Sunday, April 07, 2013


It's sure difficult to live up to expectations. 

But, then, it depends on how you play the expectations game. A presidential candidate can actually claim a "win" by losing but doing better than expected in a primary election. It's happened plenty of times -- Bill Clinton went a long way toward becoming No. 42 by besting the pundits' predictions in the 1992 New Hampshire primary.

For close to a quarter-century Indy Car racing has been looking for a CEO "savior" to lead it to the promised land. I -- and you -- are still waiting. It's absolutely a case of "here we go again" as Hulman & Co.'s new non-family boss, Mark Miles, contemplates who will run IndyCar. We've already tried lawyers, marketing gurus, car owners, mechanics, promoters, biz guys, family members and even a cowboy.

I'm saying it might be time for a different approach. How about Miles himself taking on the "savior" mantle and hiring some experienced, racing savvy administrators to handle the more routine and day-to-day matters? Some solid, if not rock-star spectacular, managers seems to make a lot of sense to me.

Meanwhile, a case study on raising expectations to unrealistic levels is in front of us in the form of NASCAR's Gen-6 Sprint Cup car.

Lay that square on Brian France. The NASCAR chairman talked-up this car as not only as good looking as Jennifer Aniston but also as results-oriented as Warren Buffet's investment advisor.

Going back to mid-season last year, France put the bar at metrics such as more side-by-side racing and more passing and more "Wow" moments. He had the sanction go all-in on Gen-6 with the media and public and that's why in an Arizona Republic story earlier this year about competition VP (and Gen-6 point man) Robin Pemberton, I wrote: "The person under the most stress to succeed in NASCAR this year might not be a driver."

The car and the drivers and crew chiefs trying to figure it out  haven't reached the France-established level. Not yet. We live in a society with little patience. A thrilling Texas and Talladega are looking more and more like a near "must" for NASCAR to keep its expectations game going.   I think the smartest thing I've heard this year came from Clint Bowyer during an interview I did with him in February. Let me quote the 5-Hour Energy Toyota driver.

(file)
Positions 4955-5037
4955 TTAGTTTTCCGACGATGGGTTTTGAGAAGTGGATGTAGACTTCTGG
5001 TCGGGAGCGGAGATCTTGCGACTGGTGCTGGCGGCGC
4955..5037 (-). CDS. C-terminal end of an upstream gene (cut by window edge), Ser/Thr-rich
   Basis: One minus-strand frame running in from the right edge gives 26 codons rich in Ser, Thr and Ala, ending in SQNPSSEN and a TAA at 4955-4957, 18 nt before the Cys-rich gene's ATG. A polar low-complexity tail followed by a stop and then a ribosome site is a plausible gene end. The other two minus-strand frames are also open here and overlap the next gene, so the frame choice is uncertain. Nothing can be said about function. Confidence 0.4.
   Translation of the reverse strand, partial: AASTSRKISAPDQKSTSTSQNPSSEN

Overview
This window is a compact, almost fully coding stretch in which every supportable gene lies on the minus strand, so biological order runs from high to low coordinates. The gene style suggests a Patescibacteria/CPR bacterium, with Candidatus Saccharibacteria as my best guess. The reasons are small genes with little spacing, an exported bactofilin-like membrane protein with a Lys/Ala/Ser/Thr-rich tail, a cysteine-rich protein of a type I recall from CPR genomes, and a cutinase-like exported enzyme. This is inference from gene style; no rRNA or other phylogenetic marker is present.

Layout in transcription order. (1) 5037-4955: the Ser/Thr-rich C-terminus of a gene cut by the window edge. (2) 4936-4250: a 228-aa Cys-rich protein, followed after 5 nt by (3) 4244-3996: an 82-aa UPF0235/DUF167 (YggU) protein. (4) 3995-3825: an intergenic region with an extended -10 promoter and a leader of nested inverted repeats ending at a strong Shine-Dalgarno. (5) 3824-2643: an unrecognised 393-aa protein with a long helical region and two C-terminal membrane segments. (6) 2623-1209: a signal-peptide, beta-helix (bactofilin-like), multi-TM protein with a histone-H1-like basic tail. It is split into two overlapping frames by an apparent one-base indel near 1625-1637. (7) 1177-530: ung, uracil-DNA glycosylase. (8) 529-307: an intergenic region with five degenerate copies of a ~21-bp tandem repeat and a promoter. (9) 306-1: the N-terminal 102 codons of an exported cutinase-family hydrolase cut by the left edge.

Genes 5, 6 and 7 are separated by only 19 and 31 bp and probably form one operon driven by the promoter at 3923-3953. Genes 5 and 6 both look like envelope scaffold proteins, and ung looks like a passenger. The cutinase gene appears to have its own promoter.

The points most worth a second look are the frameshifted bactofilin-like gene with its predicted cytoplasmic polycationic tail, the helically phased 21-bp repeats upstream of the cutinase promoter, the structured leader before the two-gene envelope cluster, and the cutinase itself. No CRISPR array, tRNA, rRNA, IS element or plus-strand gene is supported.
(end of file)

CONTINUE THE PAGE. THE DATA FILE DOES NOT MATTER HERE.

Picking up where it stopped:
“The thing is, society changes. It’s like in motorcycle racing: When I grew up, throwing the thing sideways was the biggest ‘wow’ factor you could get. Now, a double back-flip doesn’t even impress people.

“NASCAR might have had 100 passes back in the day, and that satisfied the fans. If there’s 1,000 passes today, that doesn’t necessarily capture the audience and keep them enthused. It’s hard to create what society asks for, no matter what you do.

“People grow to expect bigger and better and more, and that’s a difficult thing to deliver when racing at 200 mph.

“To me, that’s a ‘wow’ factor all it’s own.”

In talking about the stomp to Bristol ticket sales since the track was changed from NASCAR's beatin'-and-bangin' Coliseum to two lanes, Jimmie Johnson said:

"For the longest time we didn't think the racing was all that good from a competitor's standpoint. But, we had a sold-out event here with a long waiting list. They change it, drivers are happy, the track is very racy, but you can't sell out the spring race. Last year's race, we were all fighting for one lane which was at the top instead of the bottom. Somebody throws a helmet and it's considered a good race. So, I'm not sure racing and entertainment kind of go in the same piece."

Well said by both Bowyer and Johnson. I agree.

It's essential for racing's Powers-That-Be to consider how their words and actions will impact the expectations of fans, sponsors, drivers, owners, promoters and media BEFORE actually speaking or doing.

I'm not sure much of that is going on, though.

My new column is about what live TV means to NHRA and includes some revealing Business of Racing numbers:

I'll have a notebook in this Friday's (April 12) Arizona Republic or find it at or on Twitter: @SpinDoctor500

[ more next Monday . . . ]